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WHAT YOU WILL.
PERSONS REPRESENTED. ORSINO, Duke of Illyria. SEBASTIAN, a Young Gentleman, CLOWN; } Servants to Olivia.
Brother to Viola.
OLIVIA, a rich Countess.
Gentlemen attend. | MARIA, Olivia's Woman.
CERS, MUSICIANS, and other At MALVOLIO, Steward to Olivia.
VALENTINE, } ing on the Duke.
SCENE.-A City in Illyria; and the Sea-coast near it.
SCENE I.-An Apartment in the Duke's Palace,
Enter DUKE, CURIO, LORDS; Musicians attending,
Even in a minute! so full of shapes is fancy,
Cur. Will you go hunt, my lord ?
Duke. Why, so I do, the noblest that I have
Duke. O, she, that hath a heart of that fine frame,
SCENE II.-The Sea-coast.
Enter VIOLA, CAPTAIN, and Sailors.
Cap. It is perchance that you yourself were saved.
Cap. True, madam: and, to comfort you with chance,
Vio. For saying so, there's gold:
Cap. Ay, madam, well; for I was bred and born
Vio. Who governs here?
Cap. A noble duke, in nature,
Vio. What is his name?
Cap. And so is now,
prattle of), that he did seek The love of fair Olivia.
Vio. What's she?
Cap. A virtuous maid, the daughter of a count,
Vio. O, that I served that lady:
Cap. That were hard to compass;
Vio. There is a fair behaviour in thee, captain
Cap. Be you his eunuch, and your mute I'll be:
[Exeunt SCENE III.- A Room in Olivia's House.
Enter SIR TOBY BELCH and MARIA. Sir To. What a plague means my niece, to take the death of her brother thus ? I am sure, care's an enemy to life.
Mar. By my troth, Sir Toby, you must come in earlier o'nights: your cousin, my lady, takes great exceptions to your ill hours.
Sir To. Why, let her except before excepted.
Mar. Ay, but you must confine yourself within the modest limits of order.
Sir To. Confine? I'll confine myself no finer than I am : these clothes are good enough to drink in, and so be these boots too; an they be not, let them hang themselves in their own straps.
Mar. That quaffing and drinking will undo you: I heard my lady talk of it yesterday; and of a foolish knight, that you brought in one night here, to be her wooer. Sir To. Who? Sir Andrew Ague-cheek? Mar. Ay, he. Sir To. He's as tall* a man as any's in Illyria. Mar. What's that to the purpose ? Sir To. Why, he has three thousand ducats a year.
Mar. Ay, but he'll have but a year in all these ducats; he's a very fool, and a prodigal.
Sir To. Fye, that you'll say so! he plays o' the vio-de-gambo, and speaks three or four languages, word for word, without book, and hath all the good gifts of nature.
Mar. He hath, indeed, -almost natural: for, besides that he's a fool, he's a great quarreller; and, but that he hath the gift of a coward to allay the gust he hath in quarrelling, 'tis thought among the prudent, he would quickly have the gift of a grave.
Sir To. By this hand, they are scoundrels, and subtractors, that say so of him. Who are they?
Mar. They that add, moreover, he's drunk nightly in your company.
Şir To. With drinking healths to my niece; I'll drink to her, as long as there is a passage in my throat, and drink in Illyria : He's a coward and a coystrilt that will not drink to my niece, till his brains turn o’ the toe, like a parish top. What wench Castiliano vulgo; for here comes Sir Andrew Ague-face.
Enter SIR ANDREW AGUE-CHEEK. Sir And. Sir Toby Belch! how now, Sir Toby Belch ? Sir To. Sweet Sir Andrew ! Sir And. Bless you, fair shrew. Mar. And you too, Sir. Sir To. Accost, Sir Andrew, accost. Sir And. What's that? Sir To. My niece's chamber-maid. Sir And. Good mistress Accost, I desire better acquaintance. Mar. My name is Mary, Sir. * Stout.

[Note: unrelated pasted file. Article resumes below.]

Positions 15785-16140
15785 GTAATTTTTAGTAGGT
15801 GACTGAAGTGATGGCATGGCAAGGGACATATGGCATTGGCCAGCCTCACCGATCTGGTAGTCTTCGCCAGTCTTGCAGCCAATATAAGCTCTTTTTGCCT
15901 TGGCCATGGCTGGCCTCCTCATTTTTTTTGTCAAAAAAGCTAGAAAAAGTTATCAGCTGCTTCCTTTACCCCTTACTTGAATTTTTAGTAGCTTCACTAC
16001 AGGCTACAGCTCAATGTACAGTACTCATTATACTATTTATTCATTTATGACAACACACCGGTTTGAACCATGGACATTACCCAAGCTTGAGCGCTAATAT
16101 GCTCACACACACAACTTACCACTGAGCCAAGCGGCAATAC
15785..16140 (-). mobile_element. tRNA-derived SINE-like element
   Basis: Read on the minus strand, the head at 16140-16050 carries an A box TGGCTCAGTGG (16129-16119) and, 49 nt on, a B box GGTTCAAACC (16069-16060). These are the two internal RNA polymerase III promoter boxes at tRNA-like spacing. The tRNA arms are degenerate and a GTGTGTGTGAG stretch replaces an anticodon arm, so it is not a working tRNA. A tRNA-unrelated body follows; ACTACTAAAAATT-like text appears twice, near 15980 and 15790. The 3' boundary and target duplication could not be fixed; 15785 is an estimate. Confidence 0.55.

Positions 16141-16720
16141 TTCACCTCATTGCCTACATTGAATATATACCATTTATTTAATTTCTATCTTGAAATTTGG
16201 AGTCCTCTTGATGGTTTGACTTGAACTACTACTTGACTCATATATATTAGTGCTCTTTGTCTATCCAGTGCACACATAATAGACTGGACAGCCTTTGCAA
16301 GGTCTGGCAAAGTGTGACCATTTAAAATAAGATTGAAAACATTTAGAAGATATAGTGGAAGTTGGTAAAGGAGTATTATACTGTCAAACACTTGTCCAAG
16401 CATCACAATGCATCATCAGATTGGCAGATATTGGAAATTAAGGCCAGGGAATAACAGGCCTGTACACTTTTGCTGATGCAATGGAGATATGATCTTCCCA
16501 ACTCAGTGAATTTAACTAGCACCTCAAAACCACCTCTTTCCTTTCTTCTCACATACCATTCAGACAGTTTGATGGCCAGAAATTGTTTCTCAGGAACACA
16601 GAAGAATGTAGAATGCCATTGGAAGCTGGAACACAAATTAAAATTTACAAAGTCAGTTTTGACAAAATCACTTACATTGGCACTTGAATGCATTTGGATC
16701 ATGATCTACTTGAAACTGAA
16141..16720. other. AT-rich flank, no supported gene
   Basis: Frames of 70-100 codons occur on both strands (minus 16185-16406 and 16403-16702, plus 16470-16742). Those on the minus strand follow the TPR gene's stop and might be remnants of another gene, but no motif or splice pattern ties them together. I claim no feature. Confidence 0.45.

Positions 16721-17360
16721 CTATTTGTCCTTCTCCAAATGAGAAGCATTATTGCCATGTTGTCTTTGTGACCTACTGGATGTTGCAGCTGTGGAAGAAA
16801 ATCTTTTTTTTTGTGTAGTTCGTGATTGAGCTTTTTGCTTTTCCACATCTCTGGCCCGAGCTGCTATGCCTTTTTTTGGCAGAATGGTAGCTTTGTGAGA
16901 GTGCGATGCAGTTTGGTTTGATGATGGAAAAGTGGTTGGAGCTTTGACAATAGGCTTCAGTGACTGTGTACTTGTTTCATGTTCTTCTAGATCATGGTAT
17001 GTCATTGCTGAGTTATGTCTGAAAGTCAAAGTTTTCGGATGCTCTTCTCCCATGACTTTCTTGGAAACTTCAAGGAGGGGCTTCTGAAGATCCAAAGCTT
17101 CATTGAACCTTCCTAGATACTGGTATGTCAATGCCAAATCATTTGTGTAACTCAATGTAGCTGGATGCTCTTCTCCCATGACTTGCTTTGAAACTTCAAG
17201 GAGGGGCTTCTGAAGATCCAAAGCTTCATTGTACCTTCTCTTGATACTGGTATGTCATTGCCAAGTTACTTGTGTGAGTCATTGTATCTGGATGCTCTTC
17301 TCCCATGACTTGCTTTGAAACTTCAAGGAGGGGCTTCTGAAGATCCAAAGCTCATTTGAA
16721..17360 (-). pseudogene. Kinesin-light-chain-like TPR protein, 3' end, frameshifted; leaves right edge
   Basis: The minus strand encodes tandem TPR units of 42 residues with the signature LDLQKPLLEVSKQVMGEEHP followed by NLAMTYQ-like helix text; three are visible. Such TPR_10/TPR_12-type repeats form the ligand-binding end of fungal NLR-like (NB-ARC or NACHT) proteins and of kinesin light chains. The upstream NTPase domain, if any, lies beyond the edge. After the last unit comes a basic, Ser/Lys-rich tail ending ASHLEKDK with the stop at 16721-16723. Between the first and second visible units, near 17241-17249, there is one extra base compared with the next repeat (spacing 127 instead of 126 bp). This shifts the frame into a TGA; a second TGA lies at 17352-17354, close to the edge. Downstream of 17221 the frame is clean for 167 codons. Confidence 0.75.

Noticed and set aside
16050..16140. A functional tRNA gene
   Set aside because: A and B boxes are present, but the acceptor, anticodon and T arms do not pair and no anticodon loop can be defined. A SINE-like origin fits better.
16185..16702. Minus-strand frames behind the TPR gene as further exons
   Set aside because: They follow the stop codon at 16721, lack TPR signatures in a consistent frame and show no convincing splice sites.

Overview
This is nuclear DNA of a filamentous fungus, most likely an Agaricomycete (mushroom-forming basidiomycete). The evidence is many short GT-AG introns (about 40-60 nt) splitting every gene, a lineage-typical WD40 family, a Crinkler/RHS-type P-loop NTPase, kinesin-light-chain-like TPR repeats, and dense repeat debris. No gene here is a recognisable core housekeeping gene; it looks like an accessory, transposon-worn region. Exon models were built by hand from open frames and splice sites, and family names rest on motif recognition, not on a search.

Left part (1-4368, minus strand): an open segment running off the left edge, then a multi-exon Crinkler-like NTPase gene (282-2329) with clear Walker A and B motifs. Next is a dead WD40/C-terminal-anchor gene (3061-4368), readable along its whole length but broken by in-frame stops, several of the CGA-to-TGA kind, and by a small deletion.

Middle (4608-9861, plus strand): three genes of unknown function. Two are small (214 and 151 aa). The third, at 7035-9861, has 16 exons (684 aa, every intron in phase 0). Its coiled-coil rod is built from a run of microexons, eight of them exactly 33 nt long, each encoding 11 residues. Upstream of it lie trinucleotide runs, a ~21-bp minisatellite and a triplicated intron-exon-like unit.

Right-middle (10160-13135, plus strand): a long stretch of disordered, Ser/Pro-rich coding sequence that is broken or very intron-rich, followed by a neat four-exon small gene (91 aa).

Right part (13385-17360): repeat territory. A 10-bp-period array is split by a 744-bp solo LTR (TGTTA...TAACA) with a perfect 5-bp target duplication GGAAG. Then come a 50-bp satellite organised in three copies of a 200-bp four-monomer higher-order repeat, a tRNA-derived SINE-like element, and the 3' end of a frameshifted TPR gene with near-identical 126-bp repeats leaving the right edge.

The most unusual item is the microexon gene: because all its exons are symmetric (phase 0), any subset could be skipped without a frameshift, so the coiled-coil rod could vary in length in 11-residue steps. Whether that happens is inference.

+ Keystril, a bastard hawks.
Sir And. Good mistress Mary Accost,
Sir To. You mistake, knight: accost is, front her, board her, woo her, assail her.
Sir And. By my troth, I would not undertake her in this company. Is that the meaning of accost ?
Mar. Fare you well, gentlemen.
Sir To. An thou let part so, Sir Andrew; would thou mightst never draw sword again.
Sir And. An you part so, mistress, I would I might never draw sword again. Fair lady, do you think you have fools in hand ?
Mar. Sir, I have not you by the hand.
Mar. Now, Sir, thought is free: I pray you, bring your hand to the buttery-bar, and let it drink.
Sir And. Wherefore, sweet heart? what's your metaphor ? Mar. It's dry, Sir.
Sir And. Why, I think so; I am not such an ass, but I can keep my hand dry. But what's your jest ?
Mar. A dry jest, Sir.
Mar. Ay, Sir, I have them at my fingers' ends: marry, now I let go your hand, I am barren.
[Exit MARIA. Sir To. O knight, thou lack’st a cup of canary: When did I see thee so put down?
Sir And. Never in your life, I think; unless you see canary put me down: Methinks, sometimes I have no more wit than a Christian, or an ordinary man has : but I am a great eater of beef, and, I believe, that does harm to my wit.
Sir To. No question.
Sir And. An I thought that, I'd forswear it. I'll ride home to-morrow, Sir Toby.
Sir To. Pourquoy, my dear knight?
Sir And. What is pourquoy? do or not do? I would I had bestowed that time in the tongues, that I have in fencing, dancing, and bear-baiting: 0, had I bút followed the arts !
Sir To. Then hadst thou had an excellent head of hair.
not? Sir To. Excellent; it hangs like flax on a distaff; and I hope to see a housewife take thee between her legs, and spin
it off. Sir And. 'Faith, I'll home to-morrow, Sir Toby: your niece will not be seen ; or, if she be, it's four to one she'll none of me: the count himself, here hard' by, wooes her.
Sir To. She'll none o’the count; she'll not match above her degree, neither in estate, years, nor wit; I have heard her swear it. Tút, there's life in't, man.
Sir And. I'll stay a month longer. I am a fellow o' the strangest mind i' the world; I delight in masques and revels sometimes altogether.
Sir To. Art thou good at these kickshaws, knight?